For the author, since the measurement of care does not meet the same requirements as the analysis of wealth and assets, the proposed supplement, although possible, only reaffirms the idea that the list of goods selected by Rawls should be conceived as a set of primordial capabilities provided to all individuals, rather than a set of goods to be distributed in equal terms to all human beings – a discussion we will not have the opportunity to further develop in this article.
4 Final thoughts
In recognizing and accepting human diversity as a singular and indispensable element to the effective promotion of equality and in seeking to reconcile conflicting interests with a more inclusive perspective, the capabilities approach is an interesting alternative tool that can be used to grapple with questions of justice and human rights.
The more we perceive that the asymmetries that are part of human life create relations of dependency and need and interfere with the ability of individuals to participate in the system of social cooperation in which they live, the more we distance ourselves from the classic idea of contractualist justice and the more we approach a decision-making framework that takes into consideration the diversity of situations of inequality that inform how individuals lead their lives.
In this statement lies, therefore, a major contribution of the capabilities approach to human rights discourse: the affirmation that the peculiarities of human life should be taken into consideration during the formulation, execution, evaluation and monitoring of laws, public policies, programs, and projects.
This rereading of the social contract under the capabilities approach leads to an understanding of equality in light of human diversity through the recognition and acceptance of differences. It helps us understand that reciprocity is not only between equal parties where benefits are equally shared but also between different parties, thereby recognizing and respecting individual differences.8 Finally, it highlights the importance of guaranteeing to all the means and resources necessary so that they may exercise their rights and participate in the process of formulating governing political principles.
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1. The author thanks Professor Cícero Romão Resende de Araújo, Lais de Figueiredo Lopez and Facundo Chavez Penilla for their complete confidence, incisive critiques and for sharing their knowledge, and Paula Raccanello and Marcia Golfieri for the constant encouragement and support. 2. The word “capabilities” or “capacities” suggests substantive liberties that individuals can exercise in diverse ways to self-actualize, putting into practice that which they most value in their lives. For example, an extremely religious person can choose not to be well nourished to the extent that she values fasting; another individual could, for whatever reason, lead a life of celibacy rather than one of sexual expression; a third, despite having considerable financial resources, might choose to work intensely to enjoy leisure and recreation (NUSSBAUM, 2001, p. 87). 3. Capabilities and functionalities are concepts that, in the framework of this approach, walk side by side and are linked by a causal relationship – capabilities correspond to the potential to exercise a liberty right, in the substantive sense, or a power to act – necessary to facilitate the diverse ways in which an individual can self-actualize – functionalities are physical and psychological states of being and doing, whose range depends on the presence of minimal capabilities. 4. For Rousseau (2008), “[…] [a]s long as several men in assembly regard themselves as a single body, they have only a single will which is concerned with their common preservation and general well-being. In this case, all the springs of the State are vigorous and simple and its rules clear and luminous; there are no embroilments or conflicts of interests; the common good is everywhere clearly apparent, and only good sense is needed to perceive it. Peace, unity and equality are the enemies of political subtleties […]”. 5. According to Nussbaum, Rawls’s approach moves away from classic contractualism first by being a purely procedural theory of justice, where adopting the correct procedure ensures a correct result, rejecting the argument that human beings possess natural rights; and by involving moral considerations in the process of defining the social contract, recognizing that all human beings are equal, endowed with value and capabilities. 6. According to Nussbaum, independence for Rawls pressuposes that the parties, in the Original Position, have no interest in the interest of others, not because they are necessarily selfish but because they are concerned with advancing their own notions of what is good rather than those of others. (NUSSBAUM, 2006, p. 33). 7. An interesting point that Nussbaum makes, but which we will not have the opportunity to explore in this article, concerns the importance that should be given to persons who care for dependents to the extent that a just society should also concern itself with the recognition owed these individuals. For further information, see Nussbaum (2006, p. 100).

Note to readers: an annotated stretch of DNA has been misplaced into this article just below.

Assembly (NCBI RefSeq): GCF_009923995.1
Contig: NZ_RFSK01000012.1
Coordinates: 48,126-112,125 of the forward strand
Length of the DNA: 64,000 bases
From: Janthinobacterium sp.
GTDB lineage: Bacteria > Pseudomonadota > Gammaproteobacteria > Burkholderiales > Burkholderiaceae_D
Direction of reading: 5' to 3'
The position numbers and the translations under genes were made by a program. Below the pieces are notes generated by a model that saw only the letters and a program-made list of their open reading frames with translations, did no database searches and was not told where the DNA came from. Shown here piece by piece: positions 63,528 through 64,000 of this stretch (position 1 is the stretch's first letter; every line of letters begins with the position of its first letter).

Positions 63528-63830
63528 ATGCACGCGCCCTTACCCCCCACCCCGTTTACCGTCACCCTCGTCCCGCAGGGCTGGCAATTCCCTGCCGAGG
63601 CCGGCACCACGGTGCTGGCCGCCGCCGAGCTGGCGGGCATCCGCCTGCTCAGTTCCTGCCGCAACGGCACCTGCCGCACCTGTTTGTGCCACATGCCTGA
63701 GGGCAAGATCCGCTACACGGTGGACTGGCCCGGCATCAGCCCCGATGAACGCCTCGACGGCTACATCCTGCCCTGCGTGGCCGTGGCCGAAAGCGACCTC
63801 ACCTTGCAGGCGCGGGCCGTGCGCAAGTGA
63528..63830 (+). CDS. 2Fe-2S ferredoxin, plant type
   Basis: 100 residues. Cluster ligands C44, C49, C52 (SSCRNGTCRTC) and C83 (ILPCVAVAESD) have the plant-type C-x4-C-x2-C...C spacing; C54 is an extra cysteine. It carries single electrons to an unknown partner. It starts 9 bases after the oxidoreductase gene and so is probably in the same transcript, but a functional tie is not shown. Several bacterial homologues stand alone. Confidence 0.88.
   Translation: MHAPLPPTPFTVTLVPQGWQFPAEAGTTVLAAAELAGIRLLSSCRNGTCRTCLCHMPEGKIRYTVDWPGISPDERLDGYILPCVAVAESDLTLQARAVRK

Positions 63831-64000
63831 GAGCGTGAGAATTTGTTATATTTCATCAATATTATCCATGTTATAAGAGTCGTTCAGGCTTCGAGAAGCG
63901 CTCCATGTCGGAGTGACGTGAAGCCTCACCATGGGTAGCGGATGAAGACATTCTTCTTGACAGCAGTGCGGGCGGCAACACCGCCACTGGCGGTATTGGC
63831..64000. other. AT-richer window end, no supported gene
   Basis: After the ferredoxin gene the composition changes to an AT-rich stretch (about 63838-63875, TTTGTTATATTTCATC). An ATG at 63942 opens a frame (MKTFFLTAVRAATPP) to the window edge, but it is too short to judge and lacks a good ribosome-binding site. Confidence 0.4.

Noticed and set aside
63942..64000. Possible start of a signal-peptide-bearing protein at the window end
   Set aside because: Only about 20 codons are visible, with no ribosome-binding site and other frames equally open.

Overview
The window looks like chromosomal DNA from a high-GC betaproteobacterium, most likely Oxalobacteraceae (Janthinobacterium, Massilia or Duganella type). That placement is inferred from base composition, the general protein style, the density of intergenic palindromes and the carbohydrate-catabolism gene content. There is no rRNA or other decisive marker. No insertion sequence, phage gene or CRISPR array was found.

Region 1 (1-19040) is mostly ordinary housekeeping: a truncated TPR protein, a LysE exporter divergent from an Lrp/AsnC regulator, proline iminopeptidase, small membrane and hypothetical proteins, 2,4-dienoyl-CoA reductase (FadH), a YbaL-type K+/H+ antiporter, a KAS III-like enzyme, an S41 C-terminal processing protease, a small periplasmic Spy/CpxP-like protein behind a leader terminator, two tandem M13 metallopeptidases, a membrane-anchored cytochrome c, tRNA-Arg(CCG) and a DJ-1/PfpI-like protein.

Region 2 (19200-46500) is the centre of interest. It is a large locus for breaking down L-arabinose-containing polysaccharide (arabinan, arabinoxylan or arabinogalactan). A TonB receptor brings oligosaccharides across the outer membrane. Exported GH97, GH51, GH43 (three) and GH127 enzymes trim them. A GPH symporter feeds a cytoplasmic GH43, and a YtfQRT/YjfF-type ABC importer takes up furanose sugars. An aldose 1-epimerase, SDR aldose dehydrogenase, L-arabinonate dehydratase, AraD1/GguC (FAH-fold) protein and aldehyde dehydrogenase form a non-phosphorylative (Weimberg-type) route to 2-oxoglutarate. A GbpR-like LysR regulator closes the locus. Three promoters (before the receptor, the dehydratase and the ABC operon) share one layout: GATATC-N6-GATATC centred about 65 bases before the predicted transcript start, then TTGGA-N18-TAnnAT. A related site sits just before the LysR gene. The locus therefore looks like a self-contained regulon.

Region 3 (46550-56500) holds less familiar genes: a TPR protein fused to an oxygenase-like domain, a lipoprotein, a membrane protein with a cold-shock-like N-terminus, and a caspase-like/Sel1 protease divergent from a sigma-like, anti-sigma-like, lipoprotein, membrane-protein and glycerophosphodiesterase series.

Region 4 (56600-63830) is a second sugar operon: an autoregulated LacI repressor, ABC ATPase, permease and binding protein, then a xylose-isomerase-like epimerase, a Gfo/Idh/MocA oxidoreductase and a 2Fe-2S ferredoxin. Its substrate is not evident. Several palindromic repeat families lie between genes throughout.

8. According to Martha Nussbaum, adopting measures to bring justice to persons with disabilities is costly and, for this reason, would not be justified as mutually advantageous from a strictly economic point of view.